Medieval castles in Luxembourg

Hesperange Castle Ruins

Hesperange Castle probably dates from the early 13th century when the Counts of Luxembourg gave Hesperange to the Lords of Rodenmacher who sided with the French when the Burgundians conquored Luxembourg in 1443. Maximilian of Austria dismantled the castle in 1480 and 1482 after battles with Gerard of Rodenmacher. In 1492, he transferred it to the Lords of Baden who had to pawn it in 1692 and could only reclaim it in 1740. ...
Founded: 13th century | Location: Hesperange, Luxembourg

Koerich Castle Ruins

Koerich Castle ruins is one of the castles in the so-called Valley of the Seven Castles. Standing on level ground in the valley of the stream of Goeblange, the castle's impressive keep and external walls blend harmoniously with the Baroque church and the old houses in the centre of the village. The Grevenschlass, now known as Koerich Castle, was built by Wirich I, Lord of Koerich and Seneschal of Luxembourg at the end of ...
Founded: 12th century | Location: Koerich, Luxembourg

Pettingen Castle Ruins

Pettingen Castle is one of the best preserved fortified castles in the country. In the 10th century, the fortress was known as Pittigero Mazini but received the name of Pettingen in the 13th century. Towards the end of the Middle Ages, the Lords of Pettingen were important members of Luxembourg society. They were present at Ermesinde"s wedding, at the coronation of Henri IV and at the signing of John the Blind"s ...
Founded: 16th century | Location: Pettingen, Luxembourg

Featured Historic Landmarks, Sites & Buildings

Historic Site of the week

Eketorp Fort

Eketorp is an Iron Age fort in southeastern Öland, which was extensively reconstructed and enlarged in the Middle Ages. Throughout the ages the fortification has served a variety of somewhat differing uses: from defensive ringfort, to medieval safe haven and thence a cavalry garrison. In the 20th century it was further reconstructed to become a heavily visited tourist site and a location for re-enactment of medieval battles. Eketorp is the only one of the 19 known prehistoric fortifications on Öland that has been completely excavated, yielding a total of over 24,000 individual artifacts. The entirety of southern Öland has been designated as a World Heritage Site by UNESCO. The Eketorp fortification is often referred to as Eketorp Castle.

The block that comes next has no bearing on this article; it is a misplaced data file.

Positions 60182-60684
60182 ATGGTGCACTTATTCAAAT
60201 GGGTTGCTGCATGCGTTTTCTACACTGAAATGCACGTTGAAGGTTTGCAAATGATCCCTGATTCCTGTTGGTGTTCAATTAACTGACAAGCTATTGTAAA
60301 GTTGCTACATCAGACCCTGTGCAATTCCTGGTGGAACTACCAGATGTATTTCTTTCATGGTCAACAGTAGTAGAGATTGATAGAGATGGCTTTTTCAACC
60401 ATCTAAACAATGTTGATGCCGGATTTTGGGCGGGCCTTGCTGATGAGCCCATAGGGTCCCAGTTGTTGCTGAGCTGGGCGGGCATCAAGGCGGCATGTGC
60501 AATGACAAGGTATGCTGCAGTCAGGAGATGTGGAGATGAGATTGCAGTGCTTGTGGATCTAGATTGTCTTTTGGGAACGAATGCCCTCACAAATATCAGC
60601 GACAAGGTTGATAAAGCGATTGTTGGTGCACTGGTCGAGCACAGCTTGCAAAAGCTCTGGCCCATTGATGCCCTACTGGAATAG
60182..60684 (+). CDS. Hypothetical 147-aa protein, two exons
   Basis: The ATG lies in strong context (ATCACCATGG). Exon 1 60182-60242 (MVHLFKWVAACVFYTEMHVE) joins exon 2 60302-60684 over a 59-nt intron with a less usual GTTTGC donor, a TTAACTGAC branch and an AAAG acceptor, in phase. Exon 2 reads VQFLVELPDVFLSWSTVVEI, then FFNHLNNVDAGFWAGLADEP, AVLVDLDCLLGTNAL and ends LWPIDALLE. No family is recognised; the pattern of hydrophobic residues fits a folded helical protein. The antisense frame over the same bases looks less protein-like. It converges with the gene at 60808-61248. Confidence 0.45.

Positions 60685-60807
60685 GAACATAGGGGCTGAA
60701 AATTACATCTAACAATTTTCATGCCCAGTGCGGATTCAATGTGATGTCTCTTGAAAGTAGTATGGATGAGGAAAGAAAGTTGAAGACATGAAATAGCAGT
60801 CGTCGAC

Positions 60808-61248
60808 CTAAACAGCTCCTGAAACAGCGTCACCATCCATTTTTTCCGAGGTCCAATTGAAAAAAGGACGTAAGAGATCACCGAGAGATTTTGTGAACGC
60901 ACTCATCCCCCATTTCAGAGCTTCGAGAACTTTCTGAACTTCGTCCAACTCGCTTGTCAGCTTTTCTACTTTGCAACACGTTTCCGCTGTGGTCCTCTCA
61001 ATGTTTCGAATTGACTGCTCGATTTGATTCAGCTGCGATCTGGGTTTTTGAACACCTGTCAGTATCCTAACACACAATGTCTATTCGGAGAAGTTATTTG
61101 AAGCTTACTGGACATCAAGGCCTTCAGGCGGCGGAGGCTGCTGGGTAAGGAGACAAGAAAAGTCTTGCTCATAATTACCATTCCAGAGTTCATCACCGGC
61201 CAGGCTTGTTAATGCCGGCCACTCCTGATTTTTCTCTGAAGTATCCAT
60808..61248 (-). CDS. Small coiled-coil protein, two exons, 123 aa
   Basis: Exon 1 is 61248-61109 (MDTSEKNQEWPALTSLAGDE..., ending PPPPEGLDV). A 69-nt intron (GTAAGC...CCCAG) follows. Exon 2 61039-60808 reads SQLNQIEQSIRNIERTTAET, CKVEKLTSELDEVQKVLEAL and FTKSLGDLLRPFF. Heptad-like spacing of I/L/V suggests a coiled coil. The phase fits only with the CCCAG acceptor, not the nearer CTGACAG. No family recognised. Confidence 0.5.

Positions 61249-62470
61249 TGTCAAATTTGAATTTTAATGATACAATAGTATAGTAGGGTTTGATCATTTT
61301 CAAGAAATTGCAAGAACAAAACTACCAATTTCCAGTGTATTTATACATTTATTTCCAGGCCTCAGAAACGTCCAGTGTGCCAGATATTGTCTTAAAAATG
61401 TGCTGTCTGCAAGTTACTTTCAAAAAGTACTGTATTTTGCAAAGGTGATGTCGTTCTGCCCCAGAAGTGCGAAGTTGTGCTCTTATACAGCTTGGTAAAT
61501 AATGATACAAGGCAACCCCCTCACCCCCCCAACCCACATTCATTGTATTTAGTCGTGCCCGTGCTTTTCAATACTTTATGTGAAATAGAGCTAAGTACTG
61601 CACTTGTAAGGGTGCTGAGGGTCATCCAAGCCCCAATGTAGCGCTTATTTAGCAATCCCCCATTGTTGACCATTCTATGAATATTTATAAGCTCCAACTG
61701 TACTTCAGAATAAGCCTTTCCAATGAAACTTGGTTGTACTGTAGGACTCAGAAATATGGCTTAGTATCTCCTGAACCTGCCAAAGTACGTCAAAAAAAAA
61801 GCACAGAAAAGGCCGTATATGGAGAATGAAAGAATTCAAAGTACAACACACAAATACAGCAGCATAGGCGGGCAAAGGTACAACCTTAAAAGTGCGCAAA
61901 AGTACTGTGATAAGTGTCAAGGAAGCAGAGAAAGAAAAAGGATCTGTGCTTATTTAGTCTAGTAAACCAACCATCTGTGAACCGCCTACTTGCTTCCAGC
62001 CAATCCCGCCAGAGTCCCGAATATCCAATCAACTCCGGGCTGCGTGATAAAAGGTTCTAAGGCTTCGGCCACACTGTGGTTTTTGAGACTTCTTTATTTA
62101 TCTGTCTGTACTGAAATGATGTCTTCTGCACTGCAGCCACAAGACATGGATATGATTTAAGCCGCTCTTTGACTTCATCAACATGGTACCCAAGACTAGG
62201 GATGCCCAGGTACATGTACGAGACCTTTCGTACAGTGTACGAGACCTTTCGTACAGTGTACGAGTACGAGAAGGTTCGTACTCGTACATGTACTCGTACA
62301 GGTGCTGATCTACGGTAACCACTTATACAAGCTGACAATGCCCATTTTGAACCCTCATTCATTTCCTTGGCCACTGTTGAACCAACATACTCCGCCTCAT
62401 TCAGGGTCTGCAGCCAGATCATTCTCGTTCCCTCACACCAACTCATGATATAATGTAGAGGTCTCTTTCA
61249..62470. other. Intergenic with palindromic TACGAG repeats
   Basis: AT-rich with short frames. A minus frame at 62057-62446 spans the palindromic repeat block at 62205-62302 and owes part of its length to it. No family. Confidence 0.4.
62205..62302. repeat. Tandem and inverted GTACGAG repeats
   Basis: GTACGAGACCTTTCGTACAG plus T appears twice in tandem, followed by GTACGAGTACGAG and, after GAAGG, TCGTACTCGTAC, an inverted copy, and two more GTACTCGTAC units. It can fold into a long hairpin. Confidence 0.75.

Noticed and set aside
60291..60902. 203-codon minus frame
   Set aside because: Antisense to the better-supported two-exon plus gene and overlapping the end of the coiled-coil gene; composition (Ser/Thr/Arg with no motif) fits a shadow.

The indigenous peoples of the Iron Age constructed the original fortification about 400 AD, a period known to have engendered contact between Öland natives with Romans and other Europeans. The ringfort in that era is thought to have been a gathering place for religious ceremonies and also a place of refuge for the local agricultural community when an outside enemy appeared. The circular design was believed to be chosen because the terrain is so level that attack from any side was equally likely. The original diameter of this circular stone fortification was about 57 metres. In the next century the stone was moved outward to construct a new circular structure of about 80 metres in diameter. At this juncture there were known to be about fifty individual cells or small structures within the fort as a whole. Some of these cells were in the center of the fortified ring, and some were actually built into the wall itself.

In the late 600s AD the ringfort was mysteriously abandoned, and it remained unused until the early 11th century. This 11th century work generally built upon the earlier fort, except that stone interior cells were replaced with timber structures, and a second outer defensive wall was erected.

Presently the fort is used as a tourist site for visitors to Öland to experience a medieval fortification for this region. A museum within the castle walls displays a few of the large number of artefacts retrieved by the National Heritage Board during the major decade long excavation ending in 1974. Inside the fort visitors are greeted by actors in medieval costumes who assume the roles of period artisans and merchants who might have lived there nine centuries earlier. There are also re-enactment scenes of skirmishes and other dramatic events of daily life from the Middle Ages.

Eketorp lies a few kilometers west of Route 136. There is an ample unpaved parking area situated approximately two kilometers west of the paved Öland perimeter highway. There is also a gift shop on site. During peak summer visitation, there are guided tours available. Visitors are assessed an admission charge.